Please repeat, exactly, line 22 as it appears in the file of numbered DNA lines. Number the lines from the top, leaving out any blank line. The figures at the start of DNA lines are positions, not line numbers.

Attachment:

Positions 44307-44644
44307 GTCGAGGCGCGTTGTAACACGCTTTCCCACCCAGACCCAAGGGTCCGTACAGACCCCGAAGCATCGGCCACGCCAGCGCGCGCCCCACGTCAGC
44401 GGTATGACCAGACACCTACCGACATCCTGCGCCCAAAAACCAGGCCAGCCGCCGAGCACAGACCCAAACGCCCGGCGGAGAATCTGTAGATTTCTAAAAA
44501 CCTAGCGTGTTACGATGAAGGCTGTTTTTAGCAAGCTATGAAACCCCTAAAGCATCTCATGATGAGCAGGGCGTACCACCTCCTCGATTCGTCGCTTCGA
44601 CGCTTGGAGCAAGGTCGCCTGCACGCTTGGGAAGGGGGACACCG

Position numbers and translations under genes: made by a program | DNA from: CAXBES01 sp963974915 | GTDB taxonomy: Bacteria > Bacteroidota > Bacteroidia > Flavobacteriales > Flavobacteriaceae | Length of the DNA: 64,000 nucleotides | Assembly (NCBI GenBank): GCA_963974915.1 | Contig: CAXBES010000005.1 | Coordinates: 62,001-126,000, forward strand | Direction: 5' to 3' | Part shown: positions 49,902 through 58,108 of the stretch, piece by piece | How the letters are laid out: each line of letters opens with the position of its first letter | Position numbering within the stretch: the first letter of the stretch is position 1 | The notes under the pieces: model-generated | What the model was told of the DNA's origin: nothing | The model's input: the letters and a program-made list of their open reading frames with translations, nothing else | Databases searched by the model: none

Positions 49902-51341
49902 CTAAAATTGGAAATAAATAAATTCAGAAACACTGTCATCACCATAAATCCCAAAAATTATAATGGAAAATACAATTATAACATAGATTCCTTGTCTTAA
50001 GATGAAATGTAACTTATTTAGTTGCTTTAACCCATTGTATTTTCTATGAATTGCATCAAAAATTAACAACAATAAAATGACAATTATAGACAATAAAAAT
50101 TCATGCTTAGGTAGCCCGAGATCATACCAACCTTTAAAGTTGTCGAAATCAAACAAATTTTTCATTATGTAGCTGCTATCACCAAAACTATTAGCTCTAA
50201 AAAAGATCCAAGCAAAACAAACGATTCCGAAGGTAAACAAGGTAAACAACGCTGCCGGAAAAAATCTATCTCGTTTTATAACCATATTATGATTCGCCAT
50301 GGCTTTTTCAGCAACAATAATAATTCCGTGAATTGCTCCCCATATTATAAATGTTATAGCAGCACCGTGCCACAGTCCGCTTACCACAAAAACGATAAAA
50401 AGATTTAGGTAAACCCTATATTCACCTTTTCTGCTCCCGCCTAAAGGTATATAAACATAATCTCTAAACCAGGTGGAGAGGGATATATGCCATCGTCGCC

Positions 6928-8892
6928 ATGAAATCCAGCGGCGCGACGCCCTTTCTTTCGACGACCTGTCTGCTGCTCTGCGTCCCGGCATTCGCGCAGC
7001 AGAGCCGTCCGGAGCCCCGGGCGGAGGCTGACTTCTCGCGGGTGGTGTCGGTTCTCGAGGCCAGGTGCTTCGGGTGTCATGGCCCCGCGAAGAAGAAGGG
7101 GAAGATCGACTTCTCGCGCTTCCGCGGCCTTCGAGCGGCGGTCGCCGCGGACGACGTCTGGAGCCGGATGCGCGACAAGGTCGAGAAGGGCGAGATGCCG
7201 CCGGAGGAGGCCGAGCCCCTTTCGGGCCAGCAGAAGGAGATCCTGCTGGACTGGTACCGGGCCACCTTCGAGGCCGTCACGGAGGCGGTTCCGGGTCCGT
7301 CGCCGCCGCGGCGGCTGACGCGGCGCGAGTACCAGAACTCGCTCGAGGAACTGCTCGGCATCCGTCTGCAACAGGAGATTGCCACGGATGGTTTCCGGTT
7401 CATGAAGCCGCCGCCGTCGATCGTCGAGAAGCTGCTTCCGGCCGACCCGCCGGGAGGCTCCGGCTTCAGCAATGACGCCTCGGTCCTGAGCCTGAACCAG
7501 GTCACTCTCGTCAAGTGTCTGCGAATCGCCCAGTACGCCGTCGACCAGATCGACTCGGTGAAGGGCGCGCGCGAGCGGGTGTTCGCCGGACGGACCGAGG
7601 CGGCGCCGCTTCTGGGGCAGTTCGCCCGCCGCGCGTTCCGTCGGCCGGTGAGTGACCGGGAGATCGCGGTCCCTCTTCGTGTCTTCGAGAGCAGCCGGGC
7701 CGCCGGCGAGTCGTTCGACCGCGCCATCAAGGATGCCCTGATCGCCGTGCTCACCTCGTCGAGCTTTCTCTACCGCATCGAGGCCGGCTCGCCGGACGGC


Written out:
7601 CGGCGCCGCTTCTGGGGCAGTTCGCCCGCCGCGCGTTCCGTCGGCCGGTGAGTGACCGGGAGATCGCGGTCCCTCTTCGTGTCTTCGAGAGCAGCCGGGC